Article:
On Sunday, May 21, Ringling Bros. and Barnum & Bailey Circus will hold its final "greatest show on earth," at the Nassau Coliseum on Long Island. For the last time, Ringling's lions, tigers, camels and other captive animals will enter the ring and be forced to perform demeaning and unnatural tricks. It's a momentous occasion that took the animal rights movement more than three decades to achieve.
I personally led some of the earliest rallies outside Ringling Bros. shows, back in the late 1980s. As the outcry from activists and advocacy groups grew, Ringling willfully ignored it. Instead of switching exclusively to human performers — who perform by choice rather than force — the 146-year-old institution continued to bully animals. This was its downfall.
The reason is simple: When it comes to animal rights, the tide of public opinion has turned. A 2015 Gallup poll found that a majority of Americans — 62% — believe that animals deserve protection, and 32% believe animals should have the same rights as people. In recent years, many businesses have been forced to change their practices. SeaWorld announced it would end its orca breeding program last March, and the state of California outlawed such programs a few months later. Several years ago, the Los Angeles City Council voted unanimously to ban the use of bullhooks on elephants, and the city of West Hollywood banned the sale of fur products. Many pet stores have stopped selling dogs from puppy mills.
But while the end of Ringling is a victory for every activist who wrote a letter, signed a petition or protested outside the circus doors, the fight to free animals from cruelty, including in the entertainment industry, is far from over. Other circuses continue to exploit animals for profit, as do zoos, aquariums and rodeos.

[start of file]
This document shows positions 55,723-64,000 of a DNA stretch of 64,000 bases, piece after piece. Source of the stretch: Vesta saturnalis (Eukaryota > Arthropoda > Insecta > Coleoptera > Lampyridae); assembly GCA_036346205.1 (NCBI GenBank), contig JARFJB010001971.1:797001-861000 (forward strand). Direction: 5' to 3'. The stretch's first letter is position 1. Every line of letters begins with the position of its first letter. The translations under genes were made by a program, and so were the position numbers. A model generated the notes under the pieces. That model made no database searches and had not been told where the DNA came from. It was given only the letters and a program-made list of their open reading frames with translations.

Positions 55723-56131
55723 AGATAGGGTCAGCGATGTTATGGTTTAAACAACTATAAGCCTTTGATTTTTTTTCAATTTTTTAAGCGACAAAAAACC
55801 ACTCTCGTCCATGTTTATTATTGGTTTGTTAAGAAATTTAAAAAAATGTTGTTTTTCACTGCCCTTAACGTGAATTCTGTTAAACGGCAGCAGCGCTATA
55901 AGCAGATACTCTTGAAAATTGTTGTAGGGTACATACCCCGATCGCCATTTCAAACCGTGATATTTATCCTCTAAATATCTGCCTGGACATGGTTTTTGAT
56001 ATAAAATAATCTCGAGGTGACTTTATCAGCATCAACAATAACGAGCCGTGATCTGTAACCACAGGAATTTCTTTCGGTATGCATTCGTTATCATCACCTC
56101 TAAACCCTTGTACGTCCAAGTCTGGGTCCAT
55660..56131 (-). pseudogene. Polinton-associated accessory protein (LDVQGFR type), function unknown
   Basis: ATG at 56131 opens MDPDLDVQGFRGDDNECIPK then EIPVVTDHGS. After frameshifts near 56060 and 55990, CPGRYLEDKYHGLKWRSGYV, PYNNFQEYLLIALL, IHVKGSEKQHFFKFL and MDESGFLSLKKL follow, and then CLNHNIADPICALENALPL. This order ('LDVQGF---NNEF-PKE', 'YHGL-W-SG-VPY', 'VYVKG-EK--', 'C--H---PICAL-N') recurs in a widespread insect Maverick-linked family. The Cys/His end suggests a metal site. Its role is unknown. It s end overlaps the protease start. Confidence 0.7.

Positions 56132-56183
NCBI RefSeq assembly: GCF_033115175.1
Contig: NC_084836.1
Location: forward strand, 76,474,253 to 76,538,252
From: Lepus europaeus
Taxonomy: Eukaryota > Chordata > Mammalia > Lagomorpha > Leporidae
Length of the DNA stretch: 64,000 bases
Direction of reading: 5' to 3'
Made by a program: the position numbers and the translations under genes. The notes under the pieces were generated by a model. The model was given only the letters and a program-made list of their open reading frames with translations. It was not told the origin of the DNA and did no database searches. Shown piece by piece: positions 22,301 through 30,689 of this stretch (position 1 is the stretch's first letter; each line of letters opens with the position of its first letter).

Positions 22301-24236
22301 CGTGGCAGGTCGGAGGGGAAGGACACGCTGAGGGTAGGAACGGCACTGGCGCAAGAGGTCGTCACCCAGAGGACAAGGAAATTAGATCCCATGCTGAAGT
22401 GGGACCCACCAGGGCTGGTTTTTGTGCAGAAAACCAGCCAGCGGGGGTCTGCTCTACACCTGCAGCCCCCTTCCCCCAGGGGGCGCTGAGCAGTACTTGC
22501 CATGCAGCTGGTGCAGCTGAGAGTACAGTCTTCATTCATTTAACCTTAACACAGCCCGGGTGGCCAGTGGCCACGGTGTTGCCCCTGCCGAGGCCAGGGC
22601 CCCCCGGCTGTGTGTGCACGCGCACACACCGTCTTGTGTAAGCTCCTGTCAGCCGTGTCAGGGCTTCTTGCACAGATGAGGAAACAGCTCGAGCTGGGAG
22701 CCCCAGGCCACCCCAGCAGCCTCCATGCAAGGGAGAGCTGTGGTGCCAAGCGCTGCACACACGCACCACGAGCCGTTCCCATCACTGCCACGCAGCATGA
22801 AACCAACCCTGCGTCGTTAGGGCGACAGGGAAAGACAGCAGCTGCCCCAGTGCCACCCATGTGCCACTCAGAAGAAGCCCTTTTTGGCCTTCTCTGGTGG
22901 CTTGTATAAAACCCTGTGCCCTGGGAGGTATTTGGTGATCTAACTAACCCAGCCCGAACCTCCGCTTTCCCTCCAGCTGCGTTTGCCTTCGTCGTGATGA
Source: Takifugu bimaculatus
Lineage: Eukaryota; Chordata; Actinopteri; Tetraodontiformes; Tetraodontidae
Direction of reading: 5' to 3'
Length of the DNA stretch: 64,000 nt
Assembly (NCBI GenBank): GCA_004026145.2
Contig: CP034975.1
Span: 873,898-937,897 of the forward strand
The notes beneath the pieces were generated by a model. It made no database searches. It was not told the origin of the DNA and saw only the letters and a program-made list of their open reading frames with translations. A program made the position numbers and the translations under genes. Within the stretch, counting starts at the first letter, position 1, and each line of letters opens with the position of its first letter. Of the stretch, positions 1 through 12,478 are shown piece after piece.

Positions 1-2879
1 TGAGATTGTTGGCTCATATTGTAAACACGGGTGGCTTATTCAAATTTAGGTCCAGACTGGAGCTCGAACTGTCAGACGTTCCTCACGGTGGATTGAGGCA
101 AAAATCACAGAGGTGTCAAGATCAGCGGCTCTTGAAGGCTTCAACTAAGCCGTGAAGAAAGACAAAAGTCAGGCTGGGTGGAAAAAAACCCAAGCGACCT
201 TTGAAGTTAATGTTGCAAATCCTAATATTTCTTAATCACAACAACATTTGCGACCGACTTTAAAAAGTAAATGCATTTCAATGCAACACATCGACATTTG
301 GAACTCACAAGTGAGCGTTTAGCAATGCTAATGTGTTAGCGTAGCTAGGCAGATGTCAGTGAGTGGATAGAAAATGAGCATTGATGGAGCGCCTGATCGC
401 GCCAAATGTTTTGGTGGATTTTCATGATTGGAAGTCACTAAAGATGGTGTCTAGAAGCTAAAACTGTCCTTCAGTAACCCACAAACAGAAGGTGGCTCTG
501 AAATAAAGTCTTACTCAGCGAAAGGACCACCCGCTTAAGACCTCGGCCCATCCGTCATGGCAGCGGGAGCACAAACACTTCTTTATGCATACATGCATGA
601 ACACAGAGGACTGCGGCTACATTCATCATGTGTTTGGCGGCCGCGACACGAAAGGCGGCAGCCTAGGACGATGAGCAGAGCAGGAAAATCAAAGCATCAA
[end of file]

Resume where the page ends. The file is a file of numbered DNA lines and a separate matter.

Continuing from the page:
For instance, in 2002, an investigator for my organization, Last Chance for Animals, captured footage of elephant training at the Carson & Barnes Circus in Oklahoma. The video showed violent training methods in which elephants were abused with bullhooks, electric prods and blowtorches. At one point, a trainer yelled, "Make 'em scream!" The footage shook the circus industry to its core. Yet the Carson & Barnes Circus still features animal performers.
The simple truth is that animals should not be used for human amusement. The process often is unnatural and cruel from start to finish. Many are taken from the wild as babies and watch as their parents are slaughtered. Others are born in breeding facilities and never know freedom. Life for these animals is one of isolation, boredom and trauma — this is why they so often exhibit abnormal behaviors, such as pulling out their own fur, incessant swaying and bar biting.
As we have seen with the demise of Ringling, the power of sustained activism is strong, but legislation could help hasten and strengthen this hard-won progress. In March, federal legislation was introduced into the House to ban the use of wild and exotic animals in traveling circuses and exhibitions, the Traveling Exotic Animal and Public Safety Protection Act. We urge Congress to pass it. In April, the Los Angeles City Council voted unanimously to draft a ban on the use of animals for circuses and other live shows, including private parties. We urge the council to write a final version of the bill and enact it.
It took more than three decades for the animal rights movement to put an end to the cruelty Ringling Bros. and Barnum & Bailey Circus inflicted on animals. It shouldn't take another three decades to eliminate similar animal mistreatment elsewhere.
Chris DeRose is president and founder of Last Chance for Animals (@LC4A), an international nonprofit organization dedicated to eliminating animal exploitation.